Cigarette packets in Australia, most of Europe, and even Thailand and Cambodia carry strong visual warnings. That’s not the case in Japan, where a complicated written message obscures the health risks. And no other country tolerates the lurid displays of cigarettes in convenience stores, which make cigarettes look like cheap, everyday treats, like candy.
You’ll Stop Enriching the Big Tobacco Companies
Japan Tobacco is one of the biggest tobacco companies in the world. In 2019, it made a profit of more than ￥500 billion JPY ($4.6 billion USD). It has great sway over the government, which still owns 33% of the business. Its products provide substantial tax revenue.
Activists complain that Japan Tobacco has been lobbying politicians against the partial smoking ban, and claim it funds some members of the Diet.
“This year’s law is still not sufficient,” politician and anti-smoking campaigner Shigefumi Matsuzawa told Reuters. “We had to make many compromises in order for it to pass, so there are several loopholes.”
One of the glaring loopholes is that the new laws are stricter in Tokyo than in other parts of Japan. Yet, in rural areas, with many elderly people, smoking places a great burden on the health system. Hospitals can ill afford to treat patients with conditions like heart disease, cancer, and emphysema caused by smoking when their healthcare budgets are being drained by the COVID-19 crisis.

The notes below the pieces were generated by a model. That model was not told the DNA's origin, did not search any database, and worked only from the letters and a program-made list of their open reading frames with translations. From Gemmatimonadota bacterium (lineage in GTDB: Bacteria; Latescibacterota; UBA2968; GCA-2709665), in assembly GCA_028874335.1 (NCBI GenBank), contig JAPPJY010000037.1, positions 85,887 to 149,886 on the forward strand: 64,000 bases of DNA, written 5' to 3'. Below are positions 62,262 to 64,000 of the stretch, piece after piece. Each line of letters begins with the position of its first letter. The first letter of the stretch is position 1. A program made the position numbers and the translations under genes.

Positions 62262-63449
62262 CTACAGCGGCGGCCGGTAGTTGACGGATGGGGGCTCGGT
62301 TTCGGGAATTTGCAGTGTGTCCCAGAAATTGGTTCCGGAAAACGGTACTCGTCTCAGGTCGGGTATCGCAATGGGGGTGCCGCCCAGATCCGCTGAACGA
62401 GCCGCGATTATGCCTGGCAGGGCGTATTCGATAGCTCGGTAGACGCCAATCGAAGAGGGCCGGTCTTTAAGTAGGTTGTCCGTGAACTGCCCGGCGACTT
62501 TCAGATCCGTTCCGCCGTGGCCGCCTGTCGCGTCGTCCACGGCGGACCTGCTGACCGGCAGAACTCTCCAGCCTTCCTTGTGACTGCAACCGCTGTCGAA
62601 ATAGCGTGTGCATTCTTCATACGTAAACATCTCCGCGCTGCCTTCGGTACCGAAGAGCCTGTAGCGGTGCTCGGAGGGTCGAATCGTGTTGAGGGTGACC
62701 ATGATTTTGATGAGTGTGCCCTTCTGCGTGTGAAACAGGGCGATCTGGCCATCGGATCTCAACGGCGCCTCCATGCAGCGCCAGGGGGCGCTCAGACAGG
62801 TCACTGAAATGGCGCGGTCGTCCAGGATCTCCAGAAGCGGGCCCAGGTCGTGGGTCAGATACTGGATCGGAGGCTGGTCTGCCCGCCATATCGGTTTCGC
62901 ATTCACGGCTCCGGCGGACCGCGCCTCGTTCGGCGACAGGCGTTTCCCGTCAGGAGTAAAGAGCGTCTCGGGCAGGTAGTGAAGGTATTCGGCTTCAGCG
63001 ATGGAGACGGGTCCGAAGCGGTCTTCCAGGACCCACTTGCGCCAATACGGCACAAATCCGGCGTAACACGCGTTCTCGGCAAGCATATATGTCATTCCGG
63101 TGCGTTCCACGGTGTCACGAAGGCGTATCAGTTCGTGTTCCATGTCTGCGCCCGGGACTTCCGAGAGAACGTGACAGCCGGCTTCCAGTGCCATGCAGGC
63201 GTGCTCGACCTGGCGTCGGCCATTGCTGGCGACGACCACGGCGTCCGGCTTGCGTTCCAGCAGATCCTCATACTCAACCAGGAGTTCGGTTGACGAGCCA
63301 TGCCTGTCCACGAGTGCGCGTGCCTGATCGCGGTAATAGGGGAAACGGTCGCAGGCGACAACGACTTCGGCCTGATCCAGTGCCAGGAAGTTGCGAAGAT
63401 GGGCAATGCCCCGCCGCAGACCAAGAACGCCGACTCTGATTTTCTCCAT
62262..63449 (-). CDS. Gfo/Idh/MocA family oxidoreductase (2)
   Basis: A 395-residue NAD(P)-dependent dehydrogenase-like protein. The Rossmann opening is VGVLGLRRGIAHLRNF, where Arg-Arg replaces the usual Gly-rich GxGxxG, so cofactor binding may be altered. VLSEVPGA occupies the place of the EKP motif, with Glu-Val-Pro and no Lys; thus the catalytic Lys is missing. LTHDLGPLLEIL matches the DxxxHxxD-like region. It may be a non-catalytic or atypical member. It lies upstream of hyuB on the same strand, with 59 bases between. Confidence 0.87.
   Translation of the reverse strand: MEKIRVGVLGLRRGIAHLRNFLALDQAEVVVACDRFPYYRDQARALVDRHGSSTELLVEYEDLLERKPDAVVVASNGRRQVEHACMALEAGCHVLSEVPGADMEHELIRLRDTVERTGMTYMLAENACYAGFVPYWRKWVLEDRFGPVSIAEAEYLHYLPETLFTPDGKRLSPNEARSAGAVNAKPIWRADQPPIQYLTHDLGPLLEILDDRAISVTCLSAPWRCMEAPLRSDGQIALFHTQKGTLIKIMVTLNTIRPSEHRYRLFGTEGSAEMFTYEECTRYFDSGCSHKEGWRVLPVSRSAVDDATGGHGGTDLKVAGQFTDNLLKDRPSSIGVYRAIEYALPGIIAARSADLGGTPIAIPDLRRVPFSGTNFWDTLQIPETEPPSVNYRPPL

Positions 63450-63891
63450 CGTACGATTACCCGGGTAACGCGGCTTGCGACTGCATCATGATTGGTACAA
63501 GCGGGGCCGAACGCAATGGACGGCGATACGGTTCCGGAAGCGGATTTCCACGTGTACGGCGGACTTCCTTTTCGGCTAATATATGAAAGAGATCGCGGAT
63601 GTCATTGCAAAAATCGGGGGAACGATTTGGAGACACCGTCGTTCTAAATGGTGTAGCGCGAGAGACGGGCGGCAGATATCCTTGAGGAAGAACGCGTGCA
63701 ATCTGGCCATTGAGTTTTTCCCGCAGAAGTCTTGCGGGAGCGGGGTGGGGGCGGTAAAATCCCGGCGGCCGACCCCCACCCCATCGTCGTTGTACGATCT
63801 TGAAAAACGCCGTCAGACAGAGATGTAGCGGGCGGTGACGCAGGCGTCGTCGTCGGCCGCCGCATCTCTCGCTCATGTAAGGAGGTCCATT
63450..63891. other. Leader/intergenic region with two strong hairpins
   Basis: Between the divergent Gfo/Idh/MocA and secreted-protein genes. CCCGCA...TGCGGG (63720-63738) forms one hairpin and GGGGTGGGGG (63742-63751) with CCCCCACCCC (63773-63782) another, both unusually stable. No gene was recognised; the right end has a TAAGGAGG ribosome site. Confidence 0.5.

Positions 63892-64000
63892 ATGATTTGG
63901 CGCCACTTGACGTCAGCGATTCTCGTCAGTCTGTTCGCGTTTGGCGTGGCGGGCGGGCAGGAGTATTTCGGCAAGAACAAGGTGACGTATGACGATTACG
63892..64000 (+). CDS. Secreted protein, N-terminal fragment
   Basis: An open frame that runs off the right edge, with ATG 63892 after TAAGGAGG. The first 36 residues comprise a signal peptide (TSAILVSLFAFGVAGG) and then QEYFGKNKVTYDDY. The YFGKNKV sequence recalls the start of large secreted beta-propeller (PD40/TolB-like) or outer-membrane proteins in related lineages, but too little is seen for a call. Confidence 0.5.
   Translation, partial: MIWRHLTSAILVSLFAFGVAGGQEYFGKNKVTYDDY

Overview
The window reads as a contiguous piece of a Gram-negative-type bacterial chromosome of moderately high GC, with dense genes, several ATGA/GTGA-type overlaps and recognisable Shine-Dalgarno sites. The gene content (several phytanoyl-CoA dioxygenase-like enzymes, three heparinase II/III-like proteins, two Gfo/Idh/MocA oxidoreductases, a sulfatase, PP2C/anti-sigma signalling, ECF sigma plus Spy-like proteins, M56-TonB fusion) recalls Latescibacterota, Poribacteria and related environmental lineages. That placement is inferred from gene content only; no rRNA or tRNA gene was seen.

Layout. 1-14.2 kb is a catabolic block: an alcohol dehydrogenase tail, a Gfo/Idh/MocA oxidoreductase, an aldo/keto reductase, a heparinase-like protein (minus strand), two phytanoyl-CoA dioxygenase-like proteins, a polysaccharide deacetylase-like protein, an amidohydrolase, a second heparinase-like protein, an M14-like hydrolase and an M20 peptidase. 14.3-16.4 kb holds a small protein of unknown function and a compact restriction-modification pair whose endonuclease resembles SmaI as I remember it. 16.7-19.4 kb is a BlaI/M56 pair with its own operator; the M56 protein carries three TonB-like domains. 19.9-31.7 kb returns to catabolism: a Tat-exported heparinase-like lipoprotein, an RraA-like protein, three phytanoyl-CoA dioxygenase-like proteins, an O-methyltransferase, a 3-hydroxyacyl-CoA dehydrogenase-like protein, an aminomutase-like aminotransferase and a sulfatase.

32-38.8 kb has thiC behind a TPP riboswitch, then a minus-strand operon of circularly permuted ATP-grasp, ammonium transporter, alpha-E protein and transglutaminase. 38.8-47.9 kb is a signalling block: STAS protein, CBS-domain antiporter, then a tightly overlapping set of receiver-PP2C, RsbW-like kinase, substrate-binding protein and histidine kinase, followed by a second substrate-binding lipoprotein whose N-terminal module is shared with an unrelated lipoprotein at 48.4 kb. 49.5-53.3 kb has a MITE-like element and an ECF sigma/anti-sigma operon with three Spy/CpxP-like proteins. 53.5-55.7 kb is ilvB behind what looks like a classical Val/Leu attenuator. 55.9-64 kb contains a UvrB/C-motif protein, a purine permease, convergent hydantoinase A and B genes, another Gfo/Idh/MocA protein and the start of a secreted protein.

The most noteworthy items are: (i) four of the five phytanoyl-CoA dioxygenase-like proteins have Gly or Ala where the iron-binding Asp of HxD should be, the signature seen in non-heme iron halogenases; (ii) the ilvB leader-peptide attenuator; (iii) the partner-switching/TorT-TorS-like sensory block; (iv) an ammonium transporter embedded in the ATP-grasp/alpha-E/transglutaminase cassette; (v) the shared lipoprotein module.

You’ll Stop Shaming Japan
Japan has a reputation as a health-conscious and hygienic society, where people live long lives. Smoking tarnishes that image. It’s also one reason men’s life expectancy is shorter than that of women.
Most countries with high smoking rates are poorer than Japan. The World Health Organization says “around 80% of the 1.1 billion smokers worldwide live in low- and middle-income countries, where the burden of tobacco-related illness and death is heaviest.”
The partial ban on smoking indoors was part of Tokyo’s preparations for the now-delayed 2020 Olympics. It seems to have been agreed upon reluctantly to appease foreign visitors, rather than address a national problem.
Yet data compiled by the American Cancer Society finds that, every year, about 158,000 Japanese people are killed by diseases caused by smoking. Furthermore, second-hand smoke kills around 15,000 people a year, many of them women and children.
At a time of global health crisis, everyone needs to support the battle against coronavirus. But in terms of a danger to life, those statistics suggest that smoking will kill many more people in Japan this year than COVID-19.
I know it takes consistent effort to quit smoking. Some people will initially be sad to say goodbye to a drug which they thought was bringing them pleasure.
But we’re in a new era now and our old tobacco habit belongs in the past. Japan, it’s time to quit.
Author: Duncan Bartlett
Duncan Bartlett is a regular contributor to JAPAN Forward and the editor of Asian Affairs magazine. He also runs the news portal, Japan Story.